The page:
I’m a little late to the party, but I do have a question.
A bit of background: I have a B.A. in English and I’m currently a television captioner. The pay is bad, the work is sucking the life out of me, and I’m trying to find ways to have a creative outlet and, you know, make enough money so that I’m not living off of instant noodles the rest of my life.
I want to start copywriting, but I have absolutely nothing for my portfolio and I don’t know how to find work without being able to show samples of it. I wrote a little (very little — I was mainly a photographer) for my campus newspaper, but I don’t feel like any of it was good enough to show a client.
What do you recommend in order to build a portfolio? I’ve had my blog for some time, but it’s just personal stuff about my weight loss. I’ve read a million and five things that say, “Offer to do work for free!” “Don’t do any free work!” “Write fake copy until you have real things!” “Are you kidding? Just tell clients you have no portfolio yet!” It’s all a bit maddening.
I’d love any advice you could give me!
I recommend making your blog more professional so it’s a good example of your work and writing copy of any type for friends who have businesses or are setting them up. That way you have examples of your work to show people and you can also ask for testimonials if your friends like your work:)
Hope that makes sense!
That does. Thanks! I started another blog that’s more about grammar and writing. I’m a television captioner and helping people speak and write better is one of my favorite things, especially since I do a lot of reality shows and no one can construct a correct sentence. (Hey, run-on. I’m a hypocrite. haha.)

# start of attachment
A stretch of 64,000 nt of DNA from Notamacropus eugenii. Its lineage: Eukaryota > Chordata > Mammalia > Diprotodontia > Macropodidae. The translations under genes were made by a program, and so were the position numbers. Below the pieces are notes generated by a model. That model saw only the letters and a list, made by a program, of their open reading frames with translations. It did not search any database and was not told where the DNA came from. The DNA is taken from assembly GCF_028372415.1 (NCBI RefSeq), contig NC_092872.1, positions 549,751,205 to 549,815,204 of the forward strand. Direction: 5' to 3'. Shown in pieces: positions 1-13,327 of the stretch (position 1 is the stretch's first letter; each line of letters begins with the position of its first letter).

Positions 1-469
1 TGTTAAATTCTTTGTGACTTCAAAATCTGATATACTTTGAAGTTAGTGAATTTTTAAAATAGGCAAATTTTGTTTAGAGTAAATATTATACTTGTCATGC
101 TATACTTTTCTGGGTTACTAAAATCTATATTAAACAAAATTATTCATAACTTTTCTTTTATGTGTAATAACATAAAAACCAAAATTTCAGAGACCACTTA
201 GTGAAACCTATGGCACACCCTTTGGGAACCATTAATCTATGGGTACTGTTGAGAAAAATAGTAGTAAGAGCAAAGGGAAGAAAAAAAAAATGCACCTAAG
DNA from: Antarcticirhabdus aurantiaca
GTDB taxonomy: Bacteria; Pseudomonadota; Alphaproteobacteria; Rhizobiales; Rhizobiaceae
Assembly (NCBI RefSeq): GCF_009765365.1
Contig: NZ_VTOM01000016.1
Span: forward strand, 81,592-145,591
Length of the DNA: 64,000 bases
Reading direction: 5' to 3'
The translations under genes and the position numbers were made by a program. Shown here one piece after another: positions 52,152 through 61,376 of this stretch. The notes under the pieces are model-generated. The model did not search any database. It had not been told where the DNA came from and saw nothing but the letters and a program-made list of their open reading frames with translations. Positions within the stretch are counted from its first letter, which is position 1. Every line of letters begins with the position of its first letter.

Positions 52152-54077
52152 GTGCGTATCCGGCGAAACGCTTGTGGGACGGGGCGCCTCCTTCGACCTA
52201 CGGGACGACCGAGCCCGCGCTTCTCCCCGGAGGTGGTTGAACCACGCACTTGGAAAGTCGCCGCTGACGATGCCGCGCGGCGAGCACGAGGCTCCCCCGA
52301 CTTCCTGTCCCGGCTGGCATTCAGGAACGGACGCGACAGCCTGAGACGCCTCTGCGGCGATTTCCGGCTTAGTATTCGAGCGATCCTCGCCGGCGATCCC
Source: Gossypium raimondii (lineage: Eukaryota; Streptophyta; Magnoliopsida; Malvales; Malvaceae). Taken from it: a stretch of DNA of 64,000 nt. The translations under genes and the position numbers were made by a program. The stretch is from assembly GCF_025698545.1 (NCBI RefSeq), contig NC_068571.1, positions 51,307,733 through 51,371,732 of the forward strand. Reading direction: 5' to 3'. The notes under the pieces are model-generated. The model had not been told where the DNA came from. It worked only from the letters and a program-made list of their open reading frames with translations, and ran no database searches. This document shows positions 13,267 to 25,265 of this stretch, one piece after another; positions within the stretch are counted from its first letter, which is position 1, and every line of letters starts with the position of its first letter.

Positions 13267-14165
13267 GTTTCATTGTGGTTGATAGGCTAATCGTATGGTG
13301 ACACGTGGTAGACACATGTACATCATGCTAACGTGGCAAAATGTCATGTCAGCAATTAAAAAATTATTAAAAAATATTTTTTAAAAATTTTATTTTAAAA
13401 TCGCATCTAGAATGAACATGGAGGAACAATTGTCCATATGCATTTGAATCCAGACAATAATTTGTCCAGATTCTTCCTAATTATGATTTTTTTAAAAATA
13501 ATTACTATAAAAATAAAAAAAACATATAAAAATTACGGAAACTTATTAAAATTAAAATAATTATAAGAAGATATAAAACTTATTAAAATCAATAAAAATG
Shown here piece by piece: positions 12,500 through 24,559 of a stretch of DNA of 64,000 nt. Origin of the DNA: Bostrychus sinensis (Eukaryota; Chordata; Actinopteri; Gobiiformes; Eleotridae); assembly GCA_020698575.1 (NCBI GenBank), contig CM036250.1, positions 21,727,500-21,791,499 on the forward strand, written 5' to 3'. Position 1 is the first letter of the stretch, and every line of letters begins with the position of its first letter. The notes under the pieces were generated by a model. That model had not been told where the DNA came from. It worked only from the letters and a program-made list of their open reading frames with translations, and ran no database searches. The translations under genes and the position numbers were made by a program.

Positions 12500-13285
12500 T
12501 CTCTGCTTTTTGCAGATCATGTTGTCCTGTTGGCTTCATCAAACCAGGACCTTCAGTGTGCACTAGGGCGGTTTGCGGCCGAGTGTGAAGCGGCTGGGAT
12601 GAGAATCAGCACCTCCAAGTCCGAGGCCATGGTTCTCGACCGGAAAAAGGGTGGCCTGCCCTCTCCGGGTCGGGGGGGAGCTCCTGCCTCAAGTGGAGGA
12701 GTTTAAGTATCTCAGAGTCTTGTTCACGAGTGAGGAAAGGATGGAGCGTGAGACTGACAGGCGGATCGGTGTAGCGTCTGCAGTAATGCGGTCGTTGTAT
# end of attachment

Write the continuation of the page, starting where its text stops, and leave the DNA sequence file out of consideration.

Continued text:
Your whole blog is really helpful, by the way. I read a bunch of it the other night.
Ordered the AWAI Course.Spent 24 yrs as a surveyor(BS/Journalism);translating that experience,through B2B copywriting,should be a natural fit,Yes?
Fabulous and timely post for me. I started a BA in Communications last year which has been temporarily put on hold since I’ve just had my second child.
A friend works in web design and has asked me to do some copy work. Whilst happy to do the first few free of charge I am a little unsure of my worth when it comes to charging further down the line. It is all experience which can be included in a portfolio so I would hate to take advantage of the friendship however time is precious for me too. Would love your thoughts.
Hi Mrs. S,
Anything from $35/hour upwards. Of course you can’t do it free forever and this is a commercial enterprise. Ie you’re not writing free for a friend, it’s for a client of hers which she will be paid for. Slightly different. Good luck with it!
Great article! I’m considering buying the AWAI course as a Christmas present to myself, and had one question – will it prepare you for all types of copywriting, or just direct response sales letters? I would like to explore other avenues, but don’t feel confident that this course will allow that.
Firstly, thank you for the informative blog post.
I have been stepping in the direction of becoming a copywriter, although I have started out by learning web design. I have had a look at the AWAI website for the next step.
However I was wondering if it is predominantly for the American market? I am working in Europe and often writing is quite different here.
Thank yoz for any advice!
I already have a M.A. degree in English, and have taught English/Reading at the elementary, secondary and community college level. I have a published journal article (TETYC) and multiple published book reviews. I’m wondering if the course you recommend would be a bit redundant for me? I’d really like to get into web-writing as I near retirement; I am a fairly handy and creative writer, but have been reallly intimadated by the online sources for whom I have attempted to submit articles. I’ve only ever had one published, and then got no further! I am in the process of setting up a blog for college freshman, but that is it so far. Any suggestions on how to connect to businesses who might hire me? I don’t have any significant business contacts as I’ve been working in academia for the last 25 years! In my environment, everyone writes well and is trying to publish what they write, so they are no help!